Summer Science Research Program Concludes with Student Presentations

Trinity’s Ten-Week Summer Program Offers Opportunity to Conduct Research with Faculty

​Hartford, Connecticut, July 27, 2016 – This year’s Summer Science Research Program at Trinity College culminated with presentations given by students in the Albert C. Jacobs Life Sciences Center’s Boyer Auditorium on July 19. Nine of the students who conducted research this summer wrapped up the 10-week program by sharing their topics, methods, and findings with faculty, staff, and fellow students.

The summer research experience, offered through Trinity’s Interdisciplinary Science Center, provides students the chance to work closely with faculty members while learning what conducting scientific research is really like. Each Tuesday throughout the summer, the entire group gathered for lunch and a special program such as safety training, a lecture by a faculty member, or a discussion with a panel of alumni about preparing for graduate school and the workplace.

Alison J. Draper, the director of Trinity’s Science Center and lecturer in interdisciplinary science, said, “Whether students go on to a career in research or whether they go on to something else, for most, summer research will stand out as one of the most enjoyable and beneficial things they did for their own learning and confidence during their time at Trinity.”

Summer Science Research Program 2016
​(Back, l-r) Shufan Wang ’18, Carter Jones ’19, Michael Zarra ’19, Tyler Wrenn ’19, Nate Thiemann ’17, (front, l-r) Mariam Avagyan ’18, Christy Chan ’18, Jenna Park ’16, and Elena-Marie Pedro ’17.
Photo by John Atashian. Click here for more photos.
Elena-Marie Pedro ’17, who worked in the lab of Timothy Curran, professor of chemistry, presented her research on beta-sheet proteins during the July 19 gathering.

Shufan Wang ’18 and Mariam Avagyan ’18 conducted research about networks with Per Sebastian Skardal, assistant professor of mathematics, by mapping connections between Trinity majors and minors. Using data from many years of students who have pursued double-majors and minors, they sought to learn how different departments are connected by students with varied interests.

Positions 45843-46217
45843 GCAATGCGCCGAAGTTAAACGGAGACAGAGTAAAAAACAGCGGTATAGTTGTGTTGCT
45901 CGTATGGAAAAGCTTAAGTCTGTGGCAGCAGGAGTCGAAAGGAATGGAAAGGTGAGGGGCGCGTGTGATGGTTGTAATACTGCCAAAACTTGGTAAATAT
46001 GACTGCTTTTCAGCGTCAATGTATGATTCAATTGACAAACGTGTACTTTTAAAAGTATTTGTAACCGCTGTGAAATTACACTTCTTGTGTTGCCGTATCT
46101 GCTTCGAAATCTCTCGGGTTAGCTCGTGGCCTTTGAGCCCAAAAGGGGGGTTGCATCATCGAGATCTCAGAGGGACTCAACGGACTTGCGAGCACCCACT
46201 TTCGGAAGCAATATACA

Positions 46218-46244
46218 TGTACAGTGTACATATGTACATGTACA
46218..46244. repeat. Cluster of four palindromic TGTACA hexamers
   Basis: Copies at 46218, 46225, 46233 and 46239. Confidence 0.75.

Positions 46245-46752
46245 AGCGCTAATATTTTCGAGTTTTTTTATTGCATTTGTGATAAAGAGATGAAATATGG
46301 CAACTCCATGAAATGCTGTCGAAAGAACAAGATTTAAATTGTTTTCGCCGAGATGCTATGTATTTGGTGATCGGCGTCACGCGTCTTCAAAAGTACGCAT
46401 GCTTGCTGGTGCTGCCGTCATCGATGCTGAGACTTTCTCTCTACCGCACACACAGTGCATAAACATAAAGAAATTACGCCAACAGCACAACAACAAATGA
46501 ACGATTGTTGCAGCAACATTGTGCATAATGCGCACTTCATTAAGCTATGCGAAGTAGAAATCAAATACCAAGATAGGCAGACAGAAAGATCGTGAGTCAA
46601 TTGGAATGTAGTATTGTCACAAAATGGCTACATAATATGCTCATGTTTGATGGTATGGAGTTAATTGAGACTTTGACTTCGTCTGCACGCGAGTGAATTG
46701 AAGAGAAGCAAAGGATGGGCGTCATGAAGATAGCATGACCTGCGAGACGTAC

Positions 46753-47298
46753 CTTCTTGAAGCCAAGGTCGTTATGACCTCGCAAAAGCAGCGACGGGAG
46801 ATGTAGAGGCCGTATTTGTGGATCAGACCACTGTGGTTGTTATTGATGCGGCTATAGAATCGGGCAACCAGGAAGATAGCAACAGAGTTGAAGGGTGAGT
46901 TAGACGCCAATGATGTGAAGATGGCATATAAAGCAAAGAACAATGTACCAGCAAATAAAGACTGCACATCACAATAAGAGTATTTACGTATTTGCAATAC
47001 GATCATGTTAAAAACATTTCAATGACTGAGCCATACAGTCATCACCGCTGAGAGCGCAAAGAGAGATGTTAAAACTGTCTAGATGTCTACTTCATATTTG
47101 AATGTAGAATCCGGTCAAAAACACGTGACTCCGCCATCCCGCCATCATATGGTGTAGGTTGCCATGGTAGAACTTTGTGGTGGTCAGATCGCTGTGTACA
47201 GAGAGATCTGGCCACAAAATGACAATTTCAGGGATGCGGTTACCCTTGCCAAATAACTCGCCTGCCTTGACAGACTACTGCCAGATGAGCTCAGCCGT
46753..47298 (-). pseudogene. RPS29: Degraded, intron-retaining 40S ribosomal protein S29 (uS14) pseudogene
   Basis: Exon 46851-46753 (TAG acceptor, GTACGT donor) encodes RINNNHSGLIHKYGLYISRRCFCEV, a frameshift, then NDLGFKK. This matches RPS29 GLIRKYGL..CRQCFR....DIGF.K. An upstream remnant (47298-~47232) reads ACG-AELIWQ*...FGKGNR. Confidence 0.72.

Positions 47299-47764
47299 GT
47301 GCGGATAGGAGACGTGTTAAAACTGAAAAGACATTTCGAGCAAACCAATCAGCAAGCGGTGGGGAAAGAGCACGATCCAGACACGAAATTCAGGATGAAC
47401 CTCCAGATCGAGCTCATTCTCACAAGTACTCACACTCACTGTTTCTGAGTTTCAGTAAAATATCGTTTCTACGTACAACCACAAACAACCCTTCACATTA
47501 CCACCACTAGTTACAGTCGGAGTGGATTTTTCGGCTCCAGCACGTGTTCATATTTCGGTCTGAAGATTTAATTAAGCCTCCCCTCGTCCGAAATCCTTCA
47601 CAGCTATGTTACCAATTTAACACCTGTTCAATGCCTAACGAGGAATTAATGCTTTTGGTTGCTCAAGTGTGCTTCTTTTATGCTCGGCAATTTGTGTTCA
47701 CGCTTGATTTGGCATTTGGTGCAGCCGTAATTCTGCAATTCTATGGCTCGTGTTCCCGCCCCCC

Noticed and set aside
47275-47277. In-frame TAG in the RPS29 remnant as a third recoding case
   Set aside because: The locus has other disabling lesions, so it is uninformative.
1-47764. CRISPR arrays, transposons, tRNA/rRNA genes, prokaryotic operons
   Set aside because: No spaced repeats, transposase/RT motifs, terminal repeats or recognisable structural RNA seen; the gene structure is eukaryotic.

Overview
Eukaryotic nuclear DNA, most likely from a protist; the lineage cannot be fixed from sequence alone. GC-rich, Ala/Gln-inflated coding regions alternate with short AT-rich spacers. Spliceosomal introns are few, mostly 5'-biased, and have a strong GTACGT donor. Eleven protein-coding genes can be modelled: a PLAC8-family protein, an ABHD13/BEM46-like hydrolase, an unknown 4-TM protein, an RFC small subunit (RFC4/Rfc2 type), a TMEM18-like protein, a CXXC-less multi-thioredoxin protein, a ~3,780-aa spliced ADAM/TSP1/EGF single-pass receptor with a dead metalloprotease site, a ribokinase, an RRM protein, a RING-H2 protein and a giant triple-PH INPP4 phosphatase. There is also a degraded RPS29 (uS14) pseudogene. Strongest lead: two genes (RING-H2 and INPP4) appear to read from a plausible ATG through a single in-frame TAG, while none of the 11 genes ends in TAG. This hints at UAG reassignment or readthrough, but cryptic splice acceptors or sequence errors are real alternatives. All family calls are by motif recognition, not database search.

Christy Chan ’18 and Michael Zarra ’19 worked in the lab of Charles A. Dana Research Professor of Psychology and Neuroscience Sarah Raskin, comparing time-based perspective memory between adults with brain injury and those without.

Nate Thiemann ’17 talked about his work with William Church, associate professor of chemistry and neuroscience, and Vindya Thilakarathne, visiting assistant professor of chemistry. His research involved computer modelling of molecularly imprinted polymers, which could have applications such as creating prosthetics.

Jenna Park ’16, Carter Jones ’19, and Tyler Wrenn ’19 examined how perinatal caffeine exposure impacts long-term learning and memory by conducting research on rats. Their project was overseen by Harry Blaise, associate professor of engineering, Vernon Roosa Professor of Applied Science Susan A. Masino, and David N. Ruskin, research associate professor.

Trinity College President Joanne Berger-Sweeney, who is a neuroscientist, asked the students about how they might test whether the caffeine had an impact on the maternal behavior of the rats. The post-presentation discussion also touched on the question of the safety of caffeine during pregnancy.

After the presentations, Pedro reflected on what she will take away from this summer program. “Professor Curran’s ability to simultaneously give his research students guidance and independence in the laboratory allowed me to become a more confident problem solver,” she said. “I think that one of the best-kept secrets of summer research is the exhilaration of building a team. We spend many hours sharing equipment and bench space, and so have learned each other’s movements and have become a synchronized team.”

The students also had the chance to get to know each other better outside of their laboratories. Wrenn said that he made new friends this summer and enjoyed the camaraderie that was fostered over the 10 weeks. “We even played a wide-scale soccer game between the dorms,” he said. “Although we are all here on this campus to do research and learn, it is still summer and we all can still find ways to have fun.”

For Curran, who was the faculty adviser to Pedro, the presentations at the end of this program represent a moment when students can demonstrate how much they have matured as scientists during their time at Trinity. “I’ve watched my student grow into a very talented, practicing chemist,” Curran said. “That’s the part that never gets old.”

Curran added that students who conduct their own research can have life-changing experiences in this program. “The students see that they are talented learners who can handle anything, no matter what they choose to do,” he said.

For more photos of the Summer Science Research Student Presentations, click here.

Written by Andrew J. Concatelli

Video edited by Cassia Armstrong '18 (Trinity Video Team). Produced by Trinity College Communications.
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